Come and have a look round the store room with us …

I’ve a feeling that this time, a love story was on the cards. The sort where the Hunk and the Kind and Virtuous Maid live happily ever after.

Do you agree?

For Natalie’s Exploring Public Art Challenge – again.

Still Life: a Gallimaufry

If I said ‘Still life‘ to you, I’d bet you’d immediately think of those ultra-realistic studies of fruits, cheeses and other good things cascading artfully from a shelf or plate in a painting by one of those 17th and 18th century Dutch painters who specialised in painting them. Like this, for instance, by Floris van Dijk in the Rijksmuseum:

Patti, who’s challenged us to produce still life images for this week’s Lens-Artists Challenge #246 isn’t going to be a bit impressed by anyone who blogs only about images of Old Masters whose work happens to be in the public domain. She wants our own efforts. We can compose them; or we can find them, the unselfconscious efforts of others which we’ve spotted, and seized, and made our own.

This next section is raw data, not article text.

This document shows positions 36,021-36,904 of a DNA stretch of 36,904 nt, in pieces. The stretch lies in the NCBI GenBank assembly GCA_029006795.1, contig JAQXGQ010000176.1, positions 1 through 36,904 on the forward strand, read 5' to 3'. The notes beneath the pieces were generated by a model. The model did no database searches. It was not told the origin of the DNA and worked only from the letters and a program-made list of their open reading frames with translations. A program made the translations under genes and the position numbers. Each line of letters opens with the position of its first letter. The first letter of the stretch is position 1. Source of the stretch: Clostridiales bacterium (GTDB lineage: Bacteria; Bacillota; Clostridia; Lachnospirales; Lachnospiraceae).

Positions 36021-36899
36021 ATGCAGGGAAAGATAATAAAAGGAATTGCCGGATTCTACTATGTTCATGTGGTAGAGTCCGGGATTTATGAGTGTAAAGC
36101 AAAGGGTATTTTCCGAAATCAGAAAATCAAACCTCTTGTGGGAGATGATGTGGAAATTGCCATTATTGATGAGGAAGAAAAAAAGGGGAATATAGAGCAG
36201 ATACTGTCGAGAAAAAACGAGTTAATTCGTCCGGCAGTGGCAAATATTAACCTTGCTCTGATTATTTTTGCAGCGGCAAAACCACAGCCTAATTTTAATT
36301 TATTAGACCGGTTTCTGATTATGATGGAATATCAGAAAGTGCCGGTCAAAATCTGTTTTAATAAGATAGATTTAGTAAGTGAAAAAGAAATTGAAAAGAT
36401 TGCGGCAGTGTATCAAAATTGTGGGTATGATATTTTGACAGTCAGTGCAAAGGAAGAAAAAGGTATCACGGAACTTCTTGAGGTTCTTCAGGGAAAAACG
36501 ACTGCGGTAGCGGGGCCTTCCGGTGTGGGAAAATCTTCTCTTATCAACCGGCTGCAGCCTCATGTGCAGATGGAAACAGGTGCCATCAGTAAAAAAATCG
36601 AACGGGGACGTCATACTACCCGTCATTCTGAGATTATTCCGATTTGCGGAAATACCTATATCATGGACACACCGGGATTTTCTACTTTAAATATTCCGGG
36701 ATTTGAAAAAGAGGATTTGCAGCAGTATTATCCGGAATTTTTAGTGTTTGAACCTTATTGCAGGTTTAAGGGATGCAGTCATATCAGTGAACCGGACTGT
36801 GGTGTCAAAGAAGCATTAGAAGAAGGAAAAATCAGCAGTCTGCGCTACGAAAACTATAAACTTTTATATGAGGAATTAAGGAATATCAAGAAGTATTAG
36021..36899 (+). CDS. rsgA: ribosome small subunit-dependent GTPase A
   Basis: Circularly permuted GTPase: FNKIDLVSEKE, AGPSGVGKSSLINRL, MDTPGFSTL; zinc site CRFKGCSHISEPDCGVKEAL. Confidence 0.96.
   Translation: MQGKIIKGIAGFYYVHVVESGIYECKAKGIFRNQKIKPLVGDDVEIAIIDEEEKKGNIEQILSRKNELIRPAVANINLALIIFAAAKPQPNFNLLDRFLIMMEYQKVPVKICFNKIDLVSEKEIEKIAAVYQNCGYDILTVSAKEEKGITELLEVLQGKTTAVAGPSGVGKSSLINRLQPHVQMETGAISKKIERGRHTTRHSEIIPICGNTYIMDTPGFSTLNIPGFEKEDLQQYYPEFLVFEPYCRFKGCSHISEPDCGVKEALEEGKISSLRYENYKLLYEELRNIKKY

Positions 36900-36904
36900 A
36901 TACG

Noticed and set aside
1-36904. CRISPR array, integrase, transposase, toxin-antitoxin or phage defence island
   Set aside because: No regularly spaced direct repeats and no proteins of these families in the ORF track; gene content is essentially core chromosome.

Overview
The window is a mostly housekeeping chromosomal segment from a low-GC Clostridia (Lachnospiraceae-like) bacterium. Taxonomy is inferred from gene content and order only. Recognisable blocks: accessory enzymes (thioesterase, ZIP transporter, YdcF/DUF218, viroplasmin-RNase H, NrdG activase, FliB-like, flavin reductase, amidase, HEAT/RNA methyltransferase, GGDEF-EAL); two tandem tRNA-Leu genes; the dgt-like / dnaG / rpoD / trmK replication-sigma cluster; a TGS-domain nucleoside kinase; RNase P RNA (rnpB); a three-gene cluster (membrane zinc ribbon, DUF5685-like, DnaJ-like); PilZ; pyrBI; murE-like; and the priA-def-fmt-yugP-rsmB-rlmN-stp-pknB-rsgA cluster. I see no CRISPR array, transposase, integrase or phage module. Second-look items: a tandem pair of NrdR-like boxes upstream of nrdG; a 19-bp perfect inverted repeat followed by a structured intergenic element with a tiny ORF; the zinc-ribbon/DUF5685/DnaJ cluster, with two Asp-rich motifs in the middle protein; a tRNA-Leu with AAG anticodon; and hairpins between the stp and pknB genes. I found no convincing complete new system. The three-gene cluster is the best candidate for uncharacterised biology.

I’ve got a rag-bag of images for her. The fish stall in Valencia which is my feature photo. The marvellous greengrocer in Cádiz, who daily displayed on the wall outside his tiny shop a tableau of some of the goods he had to offer:

Fruit and veg. from Spain; fermented and pickled vegetables from South Korea; and dried fish from there too. As well as a vase of flowers from home. All these in homage to Dutch Old Masters.

Market in Alicante
Market in Busan

Harlow Carr Gardens in Harrogate, England has a display in an Edwardian gardener’s shed. I was rather taken by these rusted tools.

In Barcelona, temporarily totally ignoring all the wonders on display in Gaudi’s Casa Vicens, I glanced out of the window to see a washing line still life:

And only the other week, in Canet de Mar, Catalonia, in the museum dedicated to Lluis Domenech i Montaner (Note to self: get that post about him written), I found an extraordinary still life with which to finish this post: the ephemera gathered into the studio of early 20th century photographer Eugenie Forcano.